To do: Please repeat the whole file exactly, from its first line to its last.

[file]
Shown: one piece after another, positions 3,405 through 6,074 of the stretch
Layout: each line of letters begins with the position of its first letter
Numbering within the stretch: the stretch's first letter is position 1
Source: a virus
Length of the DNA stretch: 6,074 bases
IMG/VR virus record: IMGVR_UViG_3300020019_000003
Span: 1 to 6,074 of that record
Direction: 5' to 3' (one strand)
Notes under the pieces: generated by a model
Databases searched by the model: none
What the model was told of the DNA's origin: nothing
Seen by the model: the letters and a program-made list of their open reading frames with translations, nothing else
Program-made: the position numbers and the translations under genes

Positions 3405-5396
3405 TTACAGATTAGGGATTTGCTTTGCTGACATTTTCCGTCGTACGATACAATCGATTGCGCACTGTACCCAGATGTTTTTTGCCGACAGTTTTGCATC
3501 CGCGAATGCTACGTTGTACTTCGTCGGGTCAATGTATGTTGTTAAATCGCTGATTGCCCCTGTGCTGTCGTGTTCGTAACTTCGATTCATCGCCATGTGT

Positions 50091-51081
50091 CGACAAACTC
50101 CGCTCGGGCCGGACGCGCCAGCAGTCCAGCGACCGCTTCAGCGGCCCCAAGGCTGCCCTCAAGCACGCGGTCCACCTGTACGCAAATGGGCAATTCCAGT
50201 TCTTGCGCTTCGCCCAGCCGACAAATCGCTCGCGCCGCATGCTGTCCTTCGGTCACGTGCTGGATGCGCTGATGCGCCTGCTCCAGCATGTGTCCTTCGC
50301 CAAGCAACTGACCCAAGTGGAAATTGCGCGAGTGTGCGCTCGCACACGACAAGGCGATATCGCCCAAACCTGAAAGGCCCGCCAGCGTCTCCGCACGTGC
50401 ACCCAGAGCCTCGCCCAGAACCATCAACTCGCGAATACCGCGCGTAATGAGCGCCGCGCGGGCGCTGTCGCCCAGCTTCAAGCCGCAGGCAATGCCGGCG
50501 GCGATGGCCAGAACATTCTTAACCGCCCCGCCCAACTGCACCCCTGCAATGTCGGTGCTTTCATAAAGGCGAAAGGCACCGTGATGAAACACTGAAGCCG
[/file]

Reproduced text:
Shown: one piece after another, positions 3,405 through 6,074 of the stretch
Layout: each line of letters begins with the position of its first letter
Numbering within the stretch: the stretch's first letter is position 1
Source: a virus
Length of the DNA stretch: 6,074 bases
IMG/VR virus record: IMGVR_UViG_3300020019_000003
Span: 1 to 6,074 of that record
Direction: 5' to 3' (one strand)
Notes under the pieces: generated by a model
Databases searched by the model: none
What the model was told of the DNA's origin: nothing
Seen by the model: the letters and a program-made list of their open reading frames with translations, nothing else
Program-made: the position numbers and the translations under genes

Positions 3405-5396
3405 TTACAGATTAGGGATTTGCTTTGCTGACATTTTCCGTCGTACGATACAATCGATTGCGCACTGTACCCAGATGTTTTTTGCCGACAGTTTTGCATC
3501 CGCGAATGCTACGTTGTACTTCGTCGGGTCAATGTATGTTGTTAAATCGCTGATTGCCCCTGTGCTGTCGTGTTCGTAACTTCGATTCATCGCCATGTGT

Positions 50091-51081
50091 CGACAAACTC
50101 CGCTCGGGCCGGACGCGCCAGCAGTCCAGCGACCGCTTCAGCGGCCCCAAGGCTGCCCTCAAGCACGCGGTCCACCTGTACGCAAATGGGCAATTCCAGT
50201 TCTTGCGCTTCGCCCAGCCGACAAATCGCTCGCGCCGCATGCTGTCCTTCGGTCACGTGCTGGATGCGCTGATGCGCCTGCTCCAGCATGTGTCCTTCGC
50301 CAAGCAACTGACCCAAGTGGAAATTGCGCGAGTGTGCGCTCGCACACGACAAGGCGATATCGCCCAAACCTGAAAGGCCCGCCAGCGTCTCCGCACGTGC
50401 ACCCAGAGCCTCGCCCAGAACCATCAACTCGCGAATACCGCGCGTAATGAGCGCCGCGCGGGCGCTGTCGCCCAGCTTCAAGCCGCAGGCAATGCCGGCG
50501 GCGATGGCCAGAACATTCTTAACCGCCCCGCCCAACTGCACCCCTGCAATGTCGGTGCTTTCATAAAGGCGAAAGGCACCGTGATGAAACACTGAAGCCG